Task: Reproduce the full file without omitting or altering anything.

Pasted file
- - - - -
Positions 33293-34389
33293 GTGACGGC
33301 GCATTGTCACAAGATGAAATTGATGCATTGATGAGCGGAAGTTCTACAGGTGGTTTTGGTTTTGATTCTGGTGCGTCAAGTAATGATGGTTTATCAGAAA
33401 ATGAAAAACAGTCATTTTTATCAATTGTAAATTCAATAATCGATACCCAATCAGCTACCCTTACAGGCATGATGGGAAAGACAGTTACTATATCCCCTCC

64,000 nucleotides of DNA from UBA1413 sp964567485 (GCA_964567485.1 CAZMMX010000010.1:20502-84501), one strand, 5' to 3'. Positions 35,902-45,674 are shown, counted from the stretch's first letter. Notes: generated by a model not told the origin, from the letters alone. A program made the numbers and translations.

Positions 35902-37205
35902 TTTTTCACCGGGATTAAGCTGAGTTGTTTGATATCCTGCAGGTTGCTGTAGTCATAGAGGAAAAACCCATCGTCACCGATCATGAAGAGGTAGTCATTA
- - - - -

Positions 33293-34389
33293 GTGACGGC
33301 GCATTGTCACAAGATGAAATTGATGCATTGATGAGCGGAAGTTCTACAGGTGGTTTTGGTTTTGATTCTGGTGCGTCAAGTAATGATGGTTTATCAGAAA
33401 ATGAAAAACAGTCATTTTTATCAATTGTAAATTCAATAATCGATACCCAATCAGCTACCCTTACAGGCATGATGGGAAAGACAGTTACTATATCCCCTCC

64,000 nucleotides of DNA from UBA1413 sp964567485 (GCA_964567485.1 CAZMMX010000010.1:20502-84501), one strand, 5' to 3'. Positions 35,902-45,674 are shown, counted from the stretch's first letter. Notes: generated by a model not told the origin, from the letters alone. A program made the numbers and translations.

Positions 35902-37205
35902 TTTTTCACCGGGATTAAGCTGAGTTGTTTGATATCCTGCAGGTTGCTGTAGTCATAGAGGAAAAACCCATCGTCACCGATCATGAAGAGGTAGTCATTA